It has some other illustrators.

    There probably is a perfect and infinite site run by an obsessive, somewhere. I have several on my list that do post illustrations (have you tried BibliOdyssey?), and there is a very big site there of bookplates (I do like looking at these.) But I don't know what the best comprehensive sites are. I'll have to poke around, or maybe somebody will know and tell us. There are some current illustrators at CFM Gallery, and they're on line.

    I always like going to the FSG children's floor, where I am sure to see something original. Of course, these days there often is no complete "original" because of the digital additions to illustrations.


    Just peeked around, and here's a link to the Kent illustrations:

  3. Those color names!

  4. I am feeling very puzzled as to what part of speech "color" is, Dan!

  5. Sorry for being cryptic. I was attempting to call Marly's attention to the fact she called me "Dan Brown" in her post.

  6. I find your happiness contagious. You make want to pretend that it is a snowy night and I busily put up decorations in my cottage.

    I glanced down at your last post before I did this and decided I needed to read it later when the house is quiet, but slightly before 2:00 am, although I did wake up this morning at 2, luckily I went back to sleep.

  7. Ha!

    I am doubly an idiot, Dan Blue, Dan Purple, Dan Orange! What a riotous mistake. You are quite, quite different from D. B. I know this despite the fact that I have read many of your words and only the first paragraph of his book.

    Ah well, you should hear what I call my children--sometimes I run through the gamut and start in on the cats and dog. Never the Russian tortoises or the guppies, though.

    Today was a busy day... That's all my excuse, and not much of one.


    I have just made cinnamon decorations with two of my children. Yet to come: dozens of gingerbread people and critters, all decked out in royal icing. I love tradition.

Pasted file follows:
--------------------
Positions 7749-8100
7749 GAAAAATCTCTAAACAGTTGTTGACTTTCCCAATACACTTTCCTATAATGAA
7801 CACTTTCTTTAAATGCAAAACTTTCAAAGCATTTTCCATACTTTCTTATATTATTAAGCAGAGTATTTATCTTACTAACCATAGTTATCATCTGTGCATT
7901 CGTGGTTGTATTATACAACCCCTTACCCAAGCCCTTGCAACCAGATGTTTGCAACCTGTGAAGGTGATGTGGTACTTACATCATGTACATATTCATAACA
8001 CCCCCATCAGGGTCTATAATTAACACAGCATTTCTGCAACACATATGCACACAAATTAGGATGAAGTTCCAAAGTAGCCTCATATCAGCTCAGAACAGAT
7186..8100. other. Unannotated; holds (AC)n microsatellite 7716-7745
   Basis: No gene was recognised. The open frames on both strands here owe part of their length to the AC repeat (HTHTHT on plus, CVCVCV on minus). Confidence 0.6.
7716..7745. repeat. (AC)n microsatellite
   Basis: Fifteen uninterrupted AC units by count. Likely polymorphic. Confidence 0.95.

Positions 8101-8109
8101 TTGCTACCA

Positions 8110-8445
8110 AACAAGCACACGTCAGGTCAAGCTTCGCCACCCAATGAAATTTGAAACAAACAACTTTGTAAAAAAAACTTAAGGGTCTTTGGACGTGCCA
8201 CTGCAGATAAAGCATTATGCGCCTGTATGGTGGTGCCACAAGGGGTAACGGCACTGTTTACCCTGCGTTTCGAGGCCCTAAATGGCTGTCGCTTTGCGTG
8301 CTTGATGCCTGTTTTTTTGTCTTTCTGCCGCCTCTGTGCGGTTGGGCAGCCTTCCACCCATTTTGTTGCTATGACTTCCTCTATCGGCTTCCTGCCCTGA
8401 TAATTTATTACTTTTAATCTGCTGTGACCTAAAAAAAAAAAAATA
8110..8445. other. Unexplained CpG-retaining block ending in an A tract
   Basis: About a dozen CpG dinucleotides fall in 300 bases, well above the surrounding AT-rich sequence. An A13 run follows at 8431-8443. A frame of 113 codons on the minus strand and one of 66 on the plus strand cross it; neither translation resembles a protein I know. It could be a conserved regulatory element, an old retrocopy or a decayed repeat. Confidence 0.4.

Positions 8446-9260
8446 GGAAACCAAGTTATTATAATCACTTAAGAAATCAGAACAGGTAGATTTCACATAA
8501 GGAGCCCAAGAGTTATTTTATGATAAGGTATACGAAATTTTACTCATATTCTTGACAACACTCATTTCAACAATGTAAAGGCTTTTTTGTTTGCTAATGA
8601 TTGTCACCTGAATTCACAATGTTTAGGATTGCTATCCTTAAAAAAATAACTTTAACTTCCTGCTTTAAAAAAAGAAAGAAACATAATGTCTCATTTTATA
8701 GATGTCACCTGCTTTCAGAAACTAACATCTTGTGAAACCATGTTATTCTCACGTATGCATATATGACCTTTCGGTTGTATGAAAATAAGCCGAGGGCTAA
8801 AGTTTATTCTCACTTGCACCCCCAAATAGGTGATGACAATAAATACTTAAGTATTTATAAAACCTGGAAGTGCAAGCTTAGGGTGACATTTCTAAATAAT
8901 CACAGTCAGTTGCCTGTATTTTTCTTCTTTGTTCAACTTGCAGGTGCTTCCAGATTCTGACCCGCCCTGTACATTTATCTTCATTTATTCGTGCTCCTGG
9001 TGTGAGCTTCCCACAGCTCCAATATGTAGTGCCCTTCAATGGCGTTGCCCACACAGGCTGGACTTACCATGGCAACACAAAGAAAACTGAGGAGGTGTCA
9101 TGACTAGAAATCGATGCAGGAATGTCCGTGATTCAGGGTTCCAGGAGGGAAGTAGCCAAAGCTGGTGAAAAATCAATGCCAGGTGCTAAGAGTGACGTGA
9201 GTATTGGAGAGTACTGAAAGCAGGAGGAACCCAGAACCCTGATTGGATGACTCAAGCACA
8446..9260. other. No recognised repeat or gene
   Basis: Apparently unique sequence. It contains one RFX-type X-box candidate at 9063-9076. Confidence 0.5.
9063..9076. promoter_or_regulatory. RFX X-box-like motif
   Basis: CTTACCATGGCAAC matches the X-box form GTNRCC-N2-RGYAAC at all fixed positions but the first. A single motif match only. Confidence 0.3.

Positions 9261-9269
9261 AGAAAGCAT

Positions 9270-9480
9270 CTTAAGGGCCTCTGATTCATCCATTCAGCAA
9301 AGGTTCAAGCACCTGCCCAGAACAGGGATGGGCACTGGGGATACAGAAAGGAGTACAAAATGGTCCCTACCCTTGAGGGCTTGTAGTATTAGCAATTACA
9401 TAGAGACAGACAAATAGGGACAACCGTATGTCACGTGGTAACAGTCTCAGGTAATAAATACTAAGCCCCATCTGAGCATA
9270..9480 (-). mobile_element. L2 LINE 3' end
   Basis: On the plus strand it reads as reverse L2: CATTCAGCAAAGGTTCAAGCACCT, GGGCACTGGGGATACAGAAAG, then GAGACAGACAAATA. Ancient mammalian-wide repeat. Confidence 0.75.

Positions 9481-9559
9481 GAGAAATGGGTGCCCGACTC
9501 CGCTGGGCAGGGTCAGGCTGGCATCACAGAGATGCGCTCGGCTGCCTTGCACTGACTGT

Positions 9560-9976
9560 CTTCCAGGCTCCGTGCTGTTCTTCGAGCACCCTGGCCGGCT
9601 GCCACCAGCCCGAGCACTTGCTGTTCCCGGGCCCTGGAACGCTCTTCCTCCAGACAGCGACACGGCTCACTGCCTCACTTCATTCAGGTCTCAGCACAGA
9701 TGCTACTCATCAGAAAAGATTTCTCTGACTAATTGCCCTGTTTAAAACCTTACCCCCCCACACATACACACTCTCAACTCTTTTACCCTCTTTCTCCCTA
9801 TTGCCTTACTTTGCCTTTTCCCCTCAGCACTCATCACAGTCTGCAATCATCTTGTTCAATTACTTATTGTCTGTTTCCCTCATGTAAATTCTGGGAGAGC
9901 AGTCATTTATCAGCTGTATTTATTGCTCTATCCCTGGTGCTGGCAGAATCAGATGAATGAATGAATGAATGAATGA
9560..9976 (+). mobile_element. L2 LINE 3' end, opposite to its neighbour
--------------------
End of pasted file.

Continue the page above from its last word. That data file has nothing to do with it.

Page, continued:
8. I was scrapbooking today and wound up writing these cheesy little two line ryhmers to illustrate my pictures! Its a scream.

    What I really wanted to tell you is that I posted some really rare pictures of Pearl Harbor. THought you might like to see them.

  9. I have always enjoyed Peake's illustrations and nonsense poetry. I haven't tried his famous Gormenghast trilogy yet, but I do mean to. So many good books to read, so little time.

  10. I have always enjoyed Peake's illustrations and nonsense poetry. I haven't tried his famous Gormenghast trilogy yet, but I do mean to. So many good books to read, so little time.

  11. I have always enjoyed Peake's illustrations and nonsense poetry. I haven't tried his famous Gormenghast trilogy yet, but I do mean to. So many good books to read, so little time.

  12. Nothing useful to add, except I was attracted and engaged by the vigor and volume of chat coming from the comments-kitchen.

    Oh, by the way, should I just set this bottle of wine down here? (Yes, the pico de gallo is pretty hot, I'd be careful if you're not used to spicy snacks...)


  13. Trala, thanks!

    The cook is working late, and an addition to the kitchen is much appreciated, Lori. I was becoming rather thirsty!

    Vigor, yes; things were getting a bit spicy. Ah well, it's just about the only kind of warmth a Southerner can find up here in December. And a little bowl of Tale Caju fresh off the fire can be invigorating.

    Susanna, those pictures were grand. Very impressive memories of the Day.

    Imani-in-triplicate, you should read the first two--Titus Groan and Gormenghast. (After Kathleen Raine, of course!) Or perhaps you should read all three, since you are appearing in threes.

    After reading the Endicott Studio blog, I suppose that Mr. Aitch of Giornale Nuovo meant that no Peake pictures for Bleak House were ever used. Not sure.


Alas, I must once again remind large numbers of Chinese salesmen and other worldwide peddlers that if they fall into the Gulf of Spam, they will be eaten by roaming Balrogs. The rest of you, lovers of grace, poetry, and horses (nod to Yeats--you do not have to be fond of horses), feel free to leave fascinating missives and curious arguments.